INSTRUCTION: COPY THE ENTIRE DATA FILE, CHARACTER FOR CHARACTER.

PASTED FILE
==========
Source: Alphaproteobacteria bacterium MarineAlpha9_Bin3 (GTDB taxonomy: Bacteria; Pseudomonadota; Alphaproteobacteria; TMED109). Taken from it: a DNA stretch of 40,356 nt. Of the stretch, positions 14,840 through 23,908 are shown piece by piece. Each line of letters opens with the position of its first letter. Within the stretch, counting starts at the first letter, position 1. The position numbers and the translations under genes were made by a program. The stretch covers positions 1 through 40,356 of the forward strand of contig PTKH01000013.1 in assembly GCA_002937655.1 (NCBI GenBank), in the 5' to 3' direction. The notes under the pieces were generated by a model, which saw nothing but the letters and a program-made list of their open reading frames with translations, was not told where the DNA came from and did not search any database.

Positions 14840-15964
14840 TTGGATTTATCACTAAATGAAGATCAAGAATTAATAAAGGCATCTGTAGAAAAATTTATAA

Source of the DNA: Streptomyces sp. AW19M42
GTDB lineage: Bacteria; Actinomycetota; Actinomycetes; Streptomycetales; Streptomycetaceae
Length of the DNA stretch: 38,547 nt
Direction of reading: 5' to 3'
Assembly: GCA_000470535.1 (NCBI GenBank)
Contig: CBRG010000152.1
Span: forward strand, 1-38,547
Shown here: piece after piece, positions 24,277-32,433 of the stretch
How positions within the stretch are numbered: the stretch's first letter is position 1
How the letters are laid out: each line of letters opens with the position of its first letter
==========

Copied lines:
Source: Alphaproteobacteria bacterium MarineAlpha9_Bin3 (GTDB taxonomy: Bacteria; Pseudomonadota; Alphaproteobacteria; TMED109). Taken from it: a DNA stretch of 40,356 nt. Of the stretch, positions 14,840 through 23,908 are shown piece by piece. Each line of letters opens with the position of its first letter. Within the stretch, counting starts at the first letter, position 1. The position numbers and the translations under genes were made by a program. The stretch covers positions 1 through 40,356 of the forward strand of contig PTKH01000013.1 in assembly GCA_002937655.1 (NCBI GenBank), in the 5' to 3' direction. The notes under the pieces were generated by a model, which saw nothing but the letters and a program-made list of their open reading frames with translations, was not told where the DNA came from and did not search any database.

Positions 14840-15964
14840 TTGGATTTATCACTAAATGAAGATCAAGAATTAATAAAGGCATCTGTAGAAAAATTTATAA

Source of the DNA: Streptomyces sp. AW19M42
GTDB lineage: Bacteria; Actinomycetota; Actinomycetes; Streptomycetales; Streptomycetaceae
Length of the DNA stretch: 38,547 nt
Direction of reading: 5' to 3'
Assembly: GCA_000470535.1 (NCBI GenBank)
Contig: CBRG010000152.1
Span: forward strand, 1-38,547
Shown here: piece after piece, positions 24,277-32,433 of the stretch
How positions within the stretch are numbered: the stretch's first letter is position 1
How the letters are laid out: each line of letters opens with the position of its first letter